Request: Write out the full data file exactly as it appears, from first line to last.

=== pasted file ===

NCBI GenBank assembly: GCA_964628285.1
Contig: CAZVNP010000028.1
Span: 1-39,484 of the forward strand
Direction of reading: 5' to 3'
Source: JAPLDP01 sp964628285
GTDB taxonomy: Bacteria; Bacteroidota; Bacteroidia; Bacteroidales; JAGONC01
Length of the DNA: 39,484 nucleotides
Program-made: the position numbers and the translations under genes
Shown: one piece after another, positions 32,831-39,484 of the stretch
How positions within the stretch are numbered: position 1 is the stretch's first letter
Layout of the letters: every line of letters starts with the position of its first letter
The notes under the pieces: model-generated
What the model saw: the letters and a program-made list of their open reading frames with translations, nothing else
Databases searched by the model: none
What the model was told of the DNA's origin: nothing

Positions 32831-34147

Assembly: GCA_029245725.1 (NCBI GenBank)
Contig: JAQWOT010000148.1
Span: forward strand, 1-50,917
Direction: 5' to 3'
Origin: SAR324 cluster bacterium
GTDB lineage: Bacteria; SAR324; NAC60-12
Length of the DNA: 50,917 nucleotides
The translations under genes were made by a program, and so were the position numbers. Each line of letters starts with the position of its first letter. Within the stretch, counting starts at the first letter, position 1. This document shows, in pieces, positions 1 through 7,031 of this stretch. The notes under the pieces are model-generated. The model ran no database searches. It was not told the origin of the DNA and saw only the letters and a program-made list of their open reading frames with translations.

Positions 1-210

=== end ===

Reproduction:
NCBI GenBank assembly: GCA_964628285.1
Contig: CAZVNP010000028.1
Span: 1-39,484 of the forward strand
Direction of reading: 5' to 3'
Source: JAPLDP01 sp964628285
GTDB taxonomy: Bacteria; Bacteroidota; Bacteroidia; Bacteroidales; JAGONC01
Length of the DNA: 39,484 nucleotides
Program-made: the position numbers and the translations under genes
Shown: one piece after another, positions 32,831-39,484 of the stretch
How positions within the stretch are numbered: position 1 is the stretch's first letter
Layout of the letters: every line of letters starts with the position of its first letter
The notes under the pieces: model-generated
What the model saw: the letters and a program-made list of their open reading frames with translations, nothing else
Databases searched by the model: none
What the model was told of the DNA's origin: nothing

Positions 32831-34147

Assembly: GCA_029245725.1 (NCBI GenBank)
Contig: JAQWOT010000148.1
Span: forward strand, 1-50,917
Direction: 5' to 3'
Origin: SAR324 cluster bacterium
GTDB lineage: Bacteria; SAR324; NAC60-12
Length of the DNA: 50,917 nucleotides
The translations under genes were made by a program, and so were the position numbers. Each line of letters starts with the position of its first letter. Within the stretch, counting starts at the first letter, position 1. This document shows, in pieces, positions 1 through 7,031 of this stretch. The notes under the pieces are model-generated. The model ran no database searches. It was not told the origin of the DNA and saw only the letters and a program-made list of their open reading frames with translations.

Positions 1-210